7. ^ Ben Goldacre (2012), Bad Pharma, Fourth Estate, p. 14ff.
  8. ^ Kongsted, Hans; Konnerup, Merete (2012). "Are more observational studies being included in Cochrane Reviews?". BMC Research Notes. 5 (1): 570. doi:10.1186/1756-0500-5-570.  open access publication – free to read
  9. ^ Chalmers, I; Dickersin, K; Chalmers, TC (1992). "Getting to grips with Archie Cochrane's agenda". BMJ. 305 (6857): 786–788. doi:10.1136/bmj.305.6857.786. PMC 1883470Freely accessible. PMID 1422354. 
  10. ^ Cochrane AL (1972). Effectiveness and Efficiency. Random Reflections on Health Services. London: Nuffield Provincial Hospitals Trust. ISBN 0-900574-17-8. 
  11. ^ Winkelstein, Jr., W (September 2009). "The Remarkable Archie: Origins of the Cochrane Collaboration". Epidemiology. 20 (5): 779. doi:10.1097/EDE.0b013e3181aff391. 
  12. ^ Peckham M (August 1991). "Research and development for the National Health Service". Lancet. 338 (8763): 367–71. doi:10.1016/0140-6736(91)90494-A. PMID 1677710.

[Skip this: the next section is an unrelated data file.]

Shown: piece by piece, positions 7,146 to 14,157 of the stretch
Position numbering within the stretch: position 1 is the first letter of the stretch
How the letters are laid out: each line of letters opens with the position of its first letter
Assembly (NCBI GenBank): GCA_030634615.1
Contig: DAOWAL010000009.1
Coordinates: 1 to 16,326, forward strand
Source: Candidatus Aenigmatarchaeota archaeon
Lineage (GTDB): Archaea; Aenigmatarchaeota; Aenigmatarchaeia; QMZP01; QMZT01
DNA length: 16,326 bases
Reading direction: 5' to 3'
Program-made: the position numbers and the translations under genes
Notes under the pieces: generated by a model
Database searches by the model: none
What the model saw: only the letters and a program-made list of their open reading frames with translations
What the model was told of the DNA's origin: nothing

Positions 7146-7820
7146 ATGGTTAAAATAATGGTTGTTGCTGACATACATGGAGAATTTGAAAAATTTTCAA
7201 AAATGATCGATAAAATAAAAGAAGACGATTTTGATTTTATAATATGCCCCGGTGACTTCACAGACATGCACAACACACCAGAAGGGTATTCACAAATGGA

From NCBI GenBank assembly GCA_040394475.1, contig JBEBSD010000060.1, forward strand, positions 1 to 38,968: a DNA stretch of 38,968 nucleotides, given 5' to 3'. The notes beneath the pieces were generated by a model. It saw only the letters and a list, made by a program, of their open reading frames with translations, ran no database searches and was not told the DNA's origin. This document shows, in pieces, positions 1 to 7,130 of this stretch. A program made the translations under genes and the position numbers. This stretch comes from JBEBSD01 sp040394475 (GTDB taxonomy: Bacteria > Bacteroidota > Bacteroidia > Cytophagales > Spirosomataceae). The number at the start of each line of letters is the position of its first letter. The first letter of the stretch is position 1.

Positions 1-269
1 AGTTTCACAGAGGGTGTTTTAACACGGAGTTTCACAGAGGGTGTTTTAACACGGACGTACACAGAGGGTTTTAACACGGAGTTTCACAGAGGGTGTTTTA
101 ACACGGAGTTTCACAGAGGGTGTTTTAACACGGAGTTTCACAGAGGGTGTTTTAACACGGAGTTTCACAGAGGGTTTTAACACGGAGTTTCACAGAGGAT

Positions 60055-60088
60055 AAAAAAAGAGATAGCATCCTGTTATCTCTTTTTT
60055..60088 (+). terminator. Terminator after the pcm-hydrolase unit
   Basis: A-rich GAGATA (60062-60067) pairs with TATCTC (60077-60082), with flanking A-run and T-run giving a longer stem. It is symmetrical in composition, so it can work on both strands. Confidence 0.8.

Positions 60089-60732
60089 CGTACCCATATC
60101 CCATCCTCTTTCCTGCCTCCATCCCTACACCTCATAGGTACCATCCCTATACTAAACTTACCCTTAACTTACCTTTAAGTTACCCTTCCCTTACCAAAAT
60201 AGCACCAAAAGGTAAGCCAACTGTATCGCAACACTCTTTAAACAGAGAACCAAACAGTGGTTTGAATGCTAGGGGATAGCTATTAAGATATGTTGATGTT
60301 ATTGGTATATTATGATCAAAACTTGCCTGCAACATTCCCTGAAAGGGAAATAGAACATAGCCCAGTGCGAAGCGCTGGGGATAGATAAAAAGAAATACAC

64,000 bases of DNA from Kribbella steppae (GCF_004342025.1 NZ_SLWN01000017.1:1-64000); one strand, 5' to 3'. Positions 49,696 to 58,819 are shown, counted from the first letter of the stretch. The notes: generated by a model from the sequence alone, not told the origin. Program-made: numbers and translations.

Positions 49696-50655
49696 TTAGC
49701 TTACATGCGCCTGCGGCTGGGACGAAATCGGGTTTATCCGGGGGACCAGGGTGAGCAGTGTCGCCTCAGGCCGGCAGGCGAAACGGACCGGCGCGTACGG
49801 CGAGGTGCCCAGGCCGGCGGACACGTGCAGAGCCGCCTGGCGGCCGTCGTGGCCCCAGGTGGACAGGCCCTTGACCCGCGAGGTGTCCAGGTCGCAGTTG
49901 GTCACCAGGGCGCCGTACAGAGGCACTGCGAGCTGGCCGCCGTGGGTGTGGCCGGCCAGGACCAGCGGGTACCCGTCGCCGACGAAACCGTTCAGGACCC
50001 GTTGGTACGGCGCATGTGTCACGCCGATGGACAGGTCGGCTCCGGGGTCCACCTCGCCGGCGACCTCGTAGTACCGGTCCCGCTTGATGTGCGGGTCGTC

13. ^ "Cochrane History and Chronology". Retrieved 2015-10-05. 
  14. ^ Dickersin K, Manheimer E (1998). "The Cochrane Collaboration: evaluation of health care and services using systematic reviews of the results of randomized controlled trials". Clinical Obstetrics & Gynecology. 41 (2): 315–331. doi:10.1097/00003081-199806000-00012. PMID 9646964. 
  15. ^ Young T, Garner P, Kredo T, Mbuagbaw L, Tharyan P, Volmink J (2013). "Cochrane and capacity building in low- and middle-income countries: where are we at? [editorial]". Cochrane Database of Systematic Reviews. 11: ED000072. 
  16. ^ Crowley, P; Chalmers, I; Keirse, MJ (January 1990). "The effects of corticosteroid administration before preterm delivery: an overview of the evidence from controlled trials.". British journal of obstetrics and gynaecology. 97 (1): 11–25. PMID 2137711. 
  17. ^ "Our logo | Cochrane". Retrieved 25 September 2016. 
  18. ^ "Explanation of the Cochrane logo". Retrieved 2015-10-05. 
  19. ^ Grimshaw J (September 2004). "So what has the Cochrane Collaboration ever done for us? A report card on the first 10 years". CMAJ. 171 (7): 747–9. doi:10.1503/cmaj.1041255. PMC 517860Freely accessible. PMID 15451837.